The science of yoga was known and practiced as far back as 40,000BC, but not clearly documented until AD200. The physician-sage named Patanjali systematized and codified the science of yoga into eight limbs. The name given to this text is Yoga Stutra a kind of map that suggest yoga is not just asana and meditation but also attitudes and behaviors to help you chart your own course to contentment. The Yoga Sutra is specifically designed to lead to greater happiness and spiritual fulfillment for you and everyone around you.
The eightfold path of classical yoga or ashtanga yoga suggests a program of:
Ethical restraints or abstentions (yamas) Non-violence, Truthfulness, Non-stealing, To move towards moderation, Non-possesiveness
Lifestyle observances (niyamas) Purity, Contentment, Self-discipline to generate heat or light, Self-study/Self-observation, Dedicating all actions to God
Breath control (pranayama) the breath is the bridge between the body and the mind
Withdrawal of the senses (pratyahara) is used as a powerful tool to retrieve our attention that is stolen by external disturbances during the practice of asana.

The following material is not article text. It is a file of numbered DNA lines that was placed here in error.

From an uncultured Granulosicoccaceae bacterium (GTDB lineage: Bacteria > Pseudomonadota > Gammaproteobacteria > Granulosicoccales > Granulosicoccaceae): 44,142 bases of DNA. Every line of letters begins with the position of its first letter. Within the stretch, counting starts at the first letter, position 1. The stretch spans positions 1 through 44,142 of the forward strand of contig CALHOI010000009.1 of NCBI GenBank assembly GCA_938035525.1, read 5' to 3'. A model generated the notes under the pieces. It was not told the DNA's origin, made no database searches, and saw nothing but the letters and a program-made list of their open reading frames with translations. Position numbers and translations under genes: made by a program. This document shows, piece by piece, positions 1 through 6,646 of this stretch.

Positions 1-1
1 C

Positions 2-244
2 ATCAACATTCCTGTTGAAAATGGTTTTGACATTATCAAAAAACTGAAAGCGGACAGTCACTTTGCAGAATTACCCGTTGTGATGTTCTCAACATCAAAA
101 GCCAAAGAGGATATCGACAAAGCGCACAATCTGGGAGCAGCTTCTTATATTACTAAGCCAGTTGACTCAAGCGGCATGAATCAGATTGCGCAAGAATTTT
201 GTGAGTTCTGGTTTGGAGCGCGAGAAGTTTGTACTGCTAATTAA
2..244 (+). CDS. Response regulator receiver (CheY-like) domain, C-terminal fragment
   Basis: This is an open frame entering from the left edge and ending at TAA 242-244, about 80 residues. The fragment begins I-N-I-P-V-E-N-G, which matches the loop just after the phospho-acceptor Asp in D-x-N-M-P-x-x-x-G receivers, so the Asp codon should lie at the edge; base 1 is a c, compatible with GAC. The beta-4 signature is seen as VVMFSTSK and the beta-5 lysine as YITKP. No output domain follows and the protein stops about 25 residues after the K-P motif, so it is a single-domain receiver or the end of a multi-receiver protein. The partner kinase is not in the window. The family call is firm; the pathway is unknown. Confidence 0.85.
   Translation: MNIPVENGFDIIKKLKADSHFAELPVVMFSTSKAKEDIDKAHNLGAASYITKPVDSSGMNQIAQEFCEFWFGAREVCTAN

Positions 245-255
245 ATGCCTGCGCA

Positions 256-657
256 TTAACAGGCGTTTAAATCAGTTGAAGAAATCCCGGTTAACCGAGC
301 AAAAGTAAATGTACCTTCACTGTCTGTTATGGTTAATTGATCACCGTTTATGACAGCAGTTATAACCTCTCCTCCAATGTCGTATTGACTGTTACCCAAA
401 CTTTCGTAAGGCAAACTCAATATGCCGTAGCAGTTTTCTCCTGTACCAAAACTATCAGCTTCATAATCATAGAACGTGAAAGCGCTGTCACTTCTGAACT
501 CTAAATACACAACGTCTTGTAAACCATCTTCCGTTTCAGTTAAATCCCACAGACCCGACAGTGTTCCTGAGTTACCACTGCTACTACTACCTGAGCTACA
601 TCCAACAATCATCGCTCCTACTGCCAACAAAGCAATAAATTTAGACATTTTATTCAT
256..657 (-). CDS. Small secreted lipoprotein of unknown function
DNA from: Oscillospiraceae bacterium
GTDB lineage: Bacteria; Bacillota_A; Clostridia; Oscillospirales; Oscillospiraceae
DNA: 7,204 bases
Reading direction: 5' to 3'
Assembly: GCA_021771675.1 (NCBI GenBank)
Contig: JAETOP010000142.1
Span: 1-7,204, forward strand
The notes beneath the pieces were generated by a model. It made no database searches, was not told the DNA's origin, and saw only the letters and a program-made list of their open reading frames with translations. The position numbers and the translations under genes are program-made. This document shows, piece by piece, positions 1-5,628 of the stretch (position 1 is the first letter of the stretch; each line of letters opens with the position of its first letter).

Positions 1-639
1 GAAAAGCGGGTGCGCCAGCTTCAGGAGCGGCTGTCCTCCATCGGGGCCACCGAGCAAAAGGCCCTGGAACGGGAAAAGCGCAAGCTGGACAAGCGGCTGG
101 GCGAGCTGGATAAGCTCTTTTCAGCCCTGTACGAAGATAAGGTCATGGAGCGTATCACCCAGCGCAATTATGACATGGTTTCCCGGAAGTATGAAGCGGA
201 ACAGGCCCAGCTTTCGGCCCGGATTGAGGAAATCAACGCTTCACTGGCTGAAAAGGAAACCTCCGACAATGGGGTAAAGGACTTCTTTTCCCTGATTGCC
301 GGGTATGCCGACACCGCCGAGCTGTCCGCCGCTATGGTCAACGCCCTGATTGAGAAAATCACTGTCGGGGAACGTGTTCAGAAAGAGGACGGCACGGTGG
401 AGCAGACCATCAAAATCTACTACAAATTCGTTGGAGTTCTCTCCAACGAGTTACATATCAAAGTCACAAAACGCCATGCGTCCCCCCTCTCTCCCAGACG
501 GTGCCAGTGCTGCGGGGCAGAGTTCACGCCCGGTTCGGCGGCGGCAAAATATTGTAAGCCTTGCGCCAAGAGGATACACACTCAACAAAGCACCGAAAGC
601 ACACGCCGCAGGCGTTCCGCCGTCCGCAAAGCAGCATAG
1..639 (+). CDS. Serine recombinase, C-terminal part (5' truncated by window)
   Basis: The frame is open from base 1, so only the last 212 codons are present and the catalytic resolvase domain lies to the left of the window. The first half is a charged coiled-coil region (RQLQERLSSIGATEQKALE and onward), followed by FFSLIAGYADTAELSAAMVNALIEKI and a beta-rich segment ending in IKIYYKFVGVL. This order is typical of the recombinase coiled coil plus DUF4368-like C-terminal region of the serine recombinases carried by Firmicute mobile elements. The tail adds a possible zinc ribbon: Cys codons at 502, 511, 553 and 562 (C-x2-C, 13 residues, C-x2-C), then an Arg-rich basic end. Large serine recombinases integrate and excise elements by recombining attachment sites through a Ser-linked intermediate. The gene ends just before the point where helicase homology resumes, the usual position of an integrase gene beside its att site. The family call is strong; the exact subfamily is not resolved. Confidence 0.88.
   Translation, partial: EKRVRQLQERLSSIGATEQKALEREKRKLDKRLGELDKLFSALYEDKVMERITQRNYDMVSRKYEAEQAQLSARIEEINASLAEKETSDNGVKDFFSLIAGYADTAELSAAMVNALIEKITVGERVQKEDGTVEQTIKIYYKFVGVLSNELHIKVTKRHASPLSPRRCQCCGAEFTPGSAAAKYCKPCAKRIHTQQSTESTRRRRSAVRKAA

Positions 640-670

Concentration (dharana) is used to bring retrieved attention to focus on bodily sensations, this anchors the mind and helps us experience the present moment.
Meditation (dhyana) is established in witness consciousness.
Absorption into the Divine (samadhi) the yogi experiences total absorption where all doing disappears and being appears. It is the experience of oneness with our Higher Self.
The practice of Amrit Yoga integrates all limbs simultaneously.
The practice of any one of the eight limbs of yoga in the absence of the integrative power of witness can be ego motivated and separative. None of the stages of Ashtanga Yoga can be truly practiced with its spiritual depth or trans-formative power without the practice of remaining the unbiased observer to all that is happening.
May this help you deepen your practice.